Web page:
The imposter phenomenon, where individuals doubt their own abilities and accomplishments despite their ongoing success, can be linked to lost opportunities, talent mismanagement, and poor mental wellbeing. The issue is directly relevant to diversity, equity, and (particularly) inclusion, so what can organizations do to reduce its impact?
Research suggests that around 70% of people will experience the imposter phenomenon at least once in their lives. Sometimes known as imposter syndrome—though the term has been criticized as pathologizing—the phenomenon leads to individuals failing to recognize their own knowledge, skills, and capabilities. The end result can be properly skilled people not putting themselves forward for promotions, new positions, or new tasks.
By tackling the imposter phenomenon, employers stand to increase the mobility of existing employees and avoid having to rely solely on costly external hires. In this article, Analyn Pelayre at PDT Global (part of Affirmity) shows how business leaders can equip themselves to recognize symptoms of the imposter phenomenon in their workforce, helping them to create a more inclusive workplace.
1. Acknowledge the Imposter Phenomenon and Raise Employee Awareness
The first step in countering any phenomenon is to acknowledge that it exists. Ideally, you should treat the imposter phenomenon with the gravity it deserves, and provide resources that help to increase overall knowledge and understanding. You should also ensure that leaders are equipped to help those experiencing it.
You could also run courses, put up posters around your locations highlighting key facts, and hold an awareness week. Of course, due to the nature of the phenomenon, it’s essential that this open, company-wide discussion is backed up with the ability for individuals to obtain information and support privately.
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2. Offer Mentoring, Coaching, and Counselling
Your attempts to raise awareness must be backed with practical programs that help to counteract the phenomenon—mentoring, coaching, and counselling should be made available and easy to access.
These programs don’t have to focus on the imposter phenomenon to be effective, and in fact, they have a wider positive effect on diversity, equity, and inclusion efforts. For example, mentorship programs provide practical guidance and support to help people succeed, but they can be used by any individuals who need someone to go to in times of doubt. Counselling services have a similar effect—and will help cultivate the feeling that the company is invested in employee wellbeing.
3. Help Employees Recognize Imposter Chatter and Speak Out Against It
Encouraging the calling out and interrogation of “imposter chatter” is an important step in the journey towards a safer psychological environment for everyone. Business leaders need to help employees focus on their strengths, increase their confidence, and create a platform from which people feel safe to positively express what they’ve achieved.
Positive feedback and “developmental” feedback need to be synonymous. Discussions around strengths used at work should be commonplace. By increasing supportive relationships, employees will feel valued and heard. This creates an environment where imposter chatter and self-doubt are less sustainable.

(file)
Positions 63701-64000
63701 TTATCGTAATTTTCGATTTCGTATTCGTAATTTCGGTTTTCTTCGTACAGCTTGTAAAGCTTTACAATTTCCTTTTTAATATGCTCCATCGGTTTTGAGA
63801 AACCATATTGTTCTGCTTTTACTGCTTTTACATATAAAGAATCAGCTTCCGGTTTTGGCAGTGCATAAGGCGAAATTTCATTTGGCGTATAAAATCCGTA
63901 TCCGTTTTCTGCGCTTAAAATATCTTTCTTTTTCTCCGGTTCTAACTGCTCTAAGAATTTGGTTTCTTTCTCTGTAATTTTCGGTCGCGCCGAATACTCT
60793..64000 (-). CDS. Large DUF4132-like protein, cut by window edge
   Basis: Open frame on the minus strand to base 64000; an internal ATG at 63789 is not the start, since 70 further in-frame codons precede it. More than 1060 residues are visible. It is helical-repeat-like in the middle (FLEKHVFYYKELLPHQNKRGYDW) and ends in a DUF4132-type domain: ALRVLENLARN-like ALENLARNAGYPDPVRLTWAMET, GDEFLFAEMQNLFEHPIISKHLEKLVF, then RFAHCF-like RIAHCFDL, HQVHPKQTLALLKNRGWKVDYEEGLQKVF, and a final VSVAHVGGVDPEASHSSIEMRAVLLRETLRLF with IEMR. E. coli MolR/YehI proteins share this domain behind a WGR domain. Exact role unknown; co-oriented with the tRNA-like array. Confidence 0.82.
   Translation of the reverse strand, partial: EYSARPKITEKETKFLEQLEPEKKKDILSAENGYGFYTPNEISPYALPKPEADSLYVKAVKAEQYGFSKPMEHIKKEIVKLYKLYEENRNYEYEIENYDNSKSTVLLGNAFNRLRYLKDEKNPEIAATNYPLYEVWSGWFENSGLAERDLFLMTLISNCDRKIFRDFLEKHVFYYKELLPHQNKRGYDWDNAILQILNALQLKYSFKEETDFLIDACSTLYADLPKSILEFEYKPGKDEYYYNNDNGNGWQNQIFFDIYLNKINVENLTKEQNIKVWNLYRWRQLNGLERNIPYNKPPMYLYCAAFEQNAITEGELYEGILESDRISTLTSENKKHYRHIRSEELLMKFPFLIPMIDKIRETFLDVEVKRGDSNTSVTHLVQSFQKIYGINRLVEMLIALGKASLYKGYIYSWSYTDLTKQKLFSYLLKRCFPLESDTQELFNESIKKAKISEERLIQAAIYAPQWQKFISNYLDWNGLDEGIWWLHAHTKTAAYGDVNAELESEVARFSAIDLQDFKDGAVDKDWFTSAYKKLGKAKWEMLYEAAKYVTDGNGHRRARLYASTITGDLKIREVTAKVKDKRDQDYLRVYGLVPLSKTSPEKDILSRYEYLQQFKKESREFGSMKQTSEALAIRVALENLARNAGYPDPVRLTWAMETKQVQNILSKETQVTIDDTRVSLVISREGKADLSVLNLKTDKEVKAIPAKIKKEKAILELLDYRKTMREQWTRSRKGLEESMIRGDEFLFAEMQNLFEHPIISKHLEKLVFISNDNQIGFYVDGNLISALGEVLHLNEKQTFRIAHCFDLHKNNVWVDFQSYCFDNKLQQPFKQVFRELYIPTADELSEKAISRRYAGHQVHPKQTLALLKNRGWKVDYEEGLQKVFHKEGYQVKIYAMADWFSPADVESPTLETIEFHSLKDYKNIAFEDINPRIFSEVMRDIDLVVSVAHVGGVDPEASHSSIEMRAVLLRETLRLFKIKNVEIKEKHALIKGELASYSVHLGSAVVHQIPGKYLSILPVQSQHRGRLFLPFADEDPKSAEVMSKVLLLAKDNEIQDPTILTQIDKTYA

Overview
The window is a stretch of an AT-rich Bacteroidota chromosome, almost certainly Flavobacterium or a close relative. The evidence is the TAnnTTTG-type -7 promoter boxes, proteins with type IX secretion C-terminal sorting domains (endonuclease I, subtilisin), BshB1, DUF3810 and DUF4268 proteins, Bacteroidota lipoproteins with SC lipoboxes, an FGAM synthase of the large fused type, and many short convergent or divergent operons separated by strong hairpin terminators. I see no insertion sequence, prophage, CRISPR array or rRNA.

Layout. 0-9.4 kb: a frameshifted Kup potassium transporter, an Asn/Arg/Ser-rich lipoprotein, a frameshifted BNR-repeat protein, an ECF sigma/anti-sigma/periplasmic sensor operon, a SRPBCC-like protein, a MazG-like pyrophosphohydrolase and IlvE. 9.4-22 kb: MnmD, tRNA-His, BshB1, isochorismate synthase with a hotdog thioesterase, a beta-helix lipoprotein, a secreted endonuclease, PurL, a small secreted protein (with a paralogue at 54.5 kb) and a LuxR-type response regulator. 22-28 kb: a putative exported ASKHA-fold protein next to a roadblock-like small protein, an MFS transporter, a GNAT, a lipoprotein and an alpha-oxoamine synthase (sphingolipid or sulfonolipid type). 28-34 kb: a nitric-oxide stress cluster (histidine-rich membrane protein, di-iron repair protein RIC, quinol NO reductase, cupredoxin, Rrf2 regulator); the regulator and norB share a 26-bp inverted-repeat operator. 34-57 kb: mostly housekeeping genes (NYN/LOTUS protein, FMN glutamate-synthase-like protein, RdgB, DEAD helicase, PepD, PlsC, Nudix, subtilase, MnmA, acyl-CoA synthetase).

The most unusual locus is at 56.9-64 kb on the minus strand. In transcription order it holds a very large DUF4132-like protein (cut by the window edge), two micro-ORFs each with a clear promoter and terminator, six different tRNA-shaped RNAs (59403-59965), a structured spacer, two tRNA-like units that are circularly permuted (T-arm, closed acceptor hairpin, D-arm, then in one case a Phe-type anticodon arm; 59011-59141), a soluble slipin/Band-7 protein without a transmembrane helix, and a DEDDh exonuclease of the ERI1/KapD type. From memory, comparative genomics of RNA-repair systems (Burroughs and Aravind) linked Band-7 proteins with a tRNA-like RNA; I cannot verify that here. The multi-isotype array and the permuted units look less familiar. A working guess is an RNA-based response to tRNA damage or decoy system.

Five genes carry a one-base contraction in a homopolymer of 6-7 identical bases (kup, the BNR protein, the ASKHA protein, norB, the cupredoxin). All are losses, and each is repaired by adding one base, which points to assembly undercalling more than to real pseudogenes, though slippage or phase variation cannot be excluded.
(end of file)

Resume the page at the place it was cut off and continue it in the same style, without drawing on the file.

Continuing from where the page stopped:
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4. Cultivate an Inclusive Environment
The points above will help you build a more inclusive workplace, but self-doubt can still find its way into your people’s working lives if they fear being called out or being seen as incompetent when they do speak up. To create an environment in which people feel comfortable contributing, try the following:
- Set explicit expectations: Managers should remember to communicate the expectation that everyone is allowed to contribute equally during meetings.
- Interrupt interruptions: Leaders must also act to safeguard equal contribution—when team members cut other team members off, point out that this has happened, and allow the original speaker to resume their point. Furthermore, contributions should be solicited from team members who haven’t yet spoken up.
- Stay focused on solutions: Take care to avoid assigning and emphasizing blame when things go wrong. Instead, use these episodes as opportunities for growth, learning, and evolution.
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5. Allow Everyone In the Organization to Be Human
With the imposter phenomenon discussion being so tied to our achievements in our working lives, it’s important to acknowledge a more complete picture of individual attainment and fulfillment. The best leaders understand that wellbeing is key to high performance, and that teams must be encouraged and empowered to prioritize it in the pursuit of success.
This means that leaders must emphasize the importance of holidays and rest, and avoid glorifying unsustainable working habits such as excessive overtime. Delegation should be encouraged, and nobody should be afraid to ask for help. Over-committed, lone-wolf employees who cannot detach themselves from work can become an unrealistic standard against which people experiencing the imposter phenomenon self-measure—even as those over-performers risk burning out over time.
Let your team members feel heard, valued, and understood while encouraging leaders to show empathy and self-compassion. Do all this while recognizing and celebrating the range of different working styles that come naturally to people, and you’ll be better able to create an environment where everyone can be productive and efficient.
If you would like to discuss how to create a more diverse, inclusive, and equitable organization, please contact us today.
A version of this article originally appeared in C-Level Magazine.